Human Anatomy, Physiology, and Medicine. Anything human!
2 posts • Page 1 of 1
Lets assume the scenario of what is known as a SWB, or Shallow Water Blackout, however taking place on land. The person hyperventilates, so as to reduce the CO2 level in the blood. This results in a delay of the impulse the breathe, and so a person may pass out from hypoxia before feeling an urge to gasp. Once unconscious, does the following muscular relaxation result in respiritory arrest (and hence death from asphyxiation), or does one resume normal breathing?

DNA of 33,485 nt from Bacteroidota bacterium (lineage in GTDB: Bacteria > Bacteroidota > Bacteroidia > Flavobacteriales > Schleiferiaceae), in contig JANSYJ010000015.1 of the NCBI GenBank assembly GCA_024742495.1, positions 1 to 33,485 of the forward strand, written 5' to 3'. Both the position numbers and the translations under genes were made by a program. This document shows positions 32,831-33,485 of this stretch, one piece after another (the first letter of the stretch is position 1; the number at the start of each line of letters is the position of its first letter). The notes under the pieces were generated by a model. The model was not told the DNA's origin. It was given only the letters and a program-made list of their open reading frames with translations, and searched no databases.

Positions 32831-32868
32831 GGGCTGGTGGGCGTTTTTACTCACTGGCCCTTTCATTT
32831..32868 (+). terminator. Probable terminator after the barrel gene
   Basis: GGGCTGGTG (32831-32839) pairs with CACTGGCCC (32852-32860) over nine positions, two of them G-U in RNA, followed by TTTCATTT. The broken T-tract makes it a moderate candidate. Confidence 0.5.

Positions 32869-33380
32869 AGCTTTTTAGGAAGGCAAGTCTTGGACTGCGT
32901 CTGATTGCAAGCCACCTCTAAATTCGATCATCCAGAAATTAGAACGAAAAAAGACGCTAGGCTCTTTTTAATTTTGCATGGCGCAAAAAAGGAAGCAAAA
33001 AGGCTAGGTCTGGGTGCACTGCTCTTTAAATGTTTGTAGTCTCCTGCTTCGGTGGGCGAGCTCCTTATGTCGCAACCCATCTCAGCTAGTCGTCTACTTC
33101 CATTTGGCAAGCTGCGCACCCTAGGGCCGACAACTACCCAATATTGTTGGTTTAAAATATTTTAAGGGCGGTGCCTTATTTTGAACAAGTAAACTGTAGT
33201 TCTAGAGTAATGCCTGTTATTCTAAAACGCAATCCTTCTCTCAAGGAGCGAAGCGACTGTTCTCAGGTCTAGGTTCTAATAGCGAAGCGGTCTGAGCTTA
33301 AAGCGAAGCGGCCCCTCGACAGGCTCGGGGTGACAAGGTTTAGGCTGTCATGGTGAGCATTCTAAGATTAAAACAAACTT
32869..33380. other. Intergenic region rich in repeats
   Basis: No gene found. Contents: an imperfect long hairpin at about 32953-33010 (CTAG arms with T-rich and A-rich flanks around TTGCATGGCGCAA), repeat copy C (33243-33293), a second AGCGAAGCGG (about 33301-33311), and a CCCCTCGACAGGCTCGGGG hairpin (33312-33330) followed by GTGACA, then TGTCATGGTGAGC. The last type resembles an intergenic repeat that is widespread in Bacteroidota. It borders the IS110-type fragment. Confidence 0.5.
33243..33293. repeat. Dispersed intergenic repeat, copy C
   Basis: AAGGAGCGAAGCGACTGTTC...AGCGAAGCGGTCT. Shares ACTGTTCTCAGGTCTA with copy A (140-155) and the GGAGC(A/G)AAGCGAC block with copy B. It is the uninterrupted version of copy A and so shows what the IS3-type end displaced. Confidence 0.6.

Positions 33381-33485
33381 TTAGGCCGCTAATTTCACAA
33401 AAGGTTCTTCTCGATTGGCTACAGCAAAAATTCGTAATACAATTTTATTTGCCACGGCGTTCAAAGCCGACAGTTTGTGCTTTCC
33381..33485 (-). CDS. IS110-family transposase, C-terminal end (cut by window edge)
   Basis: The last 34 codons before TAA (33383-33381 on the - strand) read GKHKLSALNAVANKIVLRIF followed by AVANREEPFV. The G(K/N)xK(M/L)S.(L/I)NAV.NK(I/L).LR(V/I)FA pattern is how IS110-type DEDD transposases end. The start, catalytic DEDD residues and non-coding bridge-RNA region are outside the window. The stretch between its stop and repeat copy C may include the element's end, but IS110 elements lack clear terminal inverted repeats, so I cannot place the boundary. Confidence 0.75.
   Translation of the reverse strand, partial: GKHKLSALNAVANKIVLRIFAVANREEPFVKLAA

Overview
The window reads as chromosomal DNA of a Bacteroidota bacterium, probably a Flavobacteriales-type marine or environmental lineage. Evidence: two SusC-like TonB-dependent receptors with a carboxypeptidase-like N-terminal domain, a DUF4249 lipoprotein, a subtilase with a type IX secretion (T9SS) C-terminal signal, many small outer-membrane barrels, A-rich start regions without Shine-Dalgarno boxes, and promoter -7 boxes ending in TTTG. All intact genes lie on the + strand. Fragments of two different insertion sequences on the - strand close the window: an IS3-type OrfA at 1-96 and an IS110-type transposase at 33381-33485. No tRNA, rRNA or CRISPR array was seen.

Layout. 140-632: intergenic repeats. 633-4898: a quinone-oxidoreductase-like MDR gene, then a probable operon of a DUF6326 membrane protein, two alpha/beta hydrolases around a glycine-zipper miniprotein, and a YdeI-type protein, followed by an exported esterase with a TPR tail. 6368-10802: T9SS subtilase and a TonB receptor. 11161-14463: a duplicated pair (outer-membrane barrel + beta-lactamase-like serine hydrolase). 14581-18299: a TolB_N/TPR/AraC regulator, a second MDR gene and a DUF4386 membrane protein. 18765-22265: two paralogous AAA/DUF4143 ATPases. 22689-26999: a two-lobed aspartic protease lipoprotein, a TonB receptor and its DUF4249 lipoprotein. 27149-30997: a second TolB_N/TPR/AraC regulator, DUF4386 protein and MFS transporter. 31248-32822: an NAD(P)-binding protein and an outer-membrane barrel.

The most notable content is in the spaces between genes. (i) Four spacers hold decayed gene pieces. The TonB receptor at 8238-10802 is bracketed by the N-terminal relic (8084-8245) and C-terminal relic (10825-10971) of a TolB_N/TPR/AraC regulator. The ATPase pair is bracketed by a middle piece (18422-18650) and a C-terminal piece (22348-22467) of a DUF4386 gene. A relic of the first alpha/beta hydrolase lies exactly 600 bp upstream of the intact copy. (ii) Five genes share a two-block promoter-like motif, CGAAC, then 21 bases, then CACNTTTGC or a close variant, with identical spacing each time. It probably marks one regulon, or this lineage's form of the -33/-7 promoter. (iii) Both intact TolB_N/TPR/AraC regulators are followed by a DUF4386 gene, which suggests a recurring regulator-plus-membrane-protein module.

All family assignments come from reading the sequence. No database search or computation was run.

No, they won't asphyxiate. They will only have a delayed impulse breath due to the reduced CO2 levels in their blood. The impulse breath is guided by the autonomic nervous system that is responding to mounting CO2 levels in the blood and falling O2 levels (although it is much more sensitive to CO2 levels). As soon as CO2 levels reach a high enough value, the person will have their impulse breath. The decreased CO2 levels due to hyperventilation will delay the impulse levels but because CO2 is linked directly to O2 usage, they will not die of hypoxia before their CO2 levels reach impulse level. Good thought though.
Who is online
Users browsing this forum: No registered users and 3 guests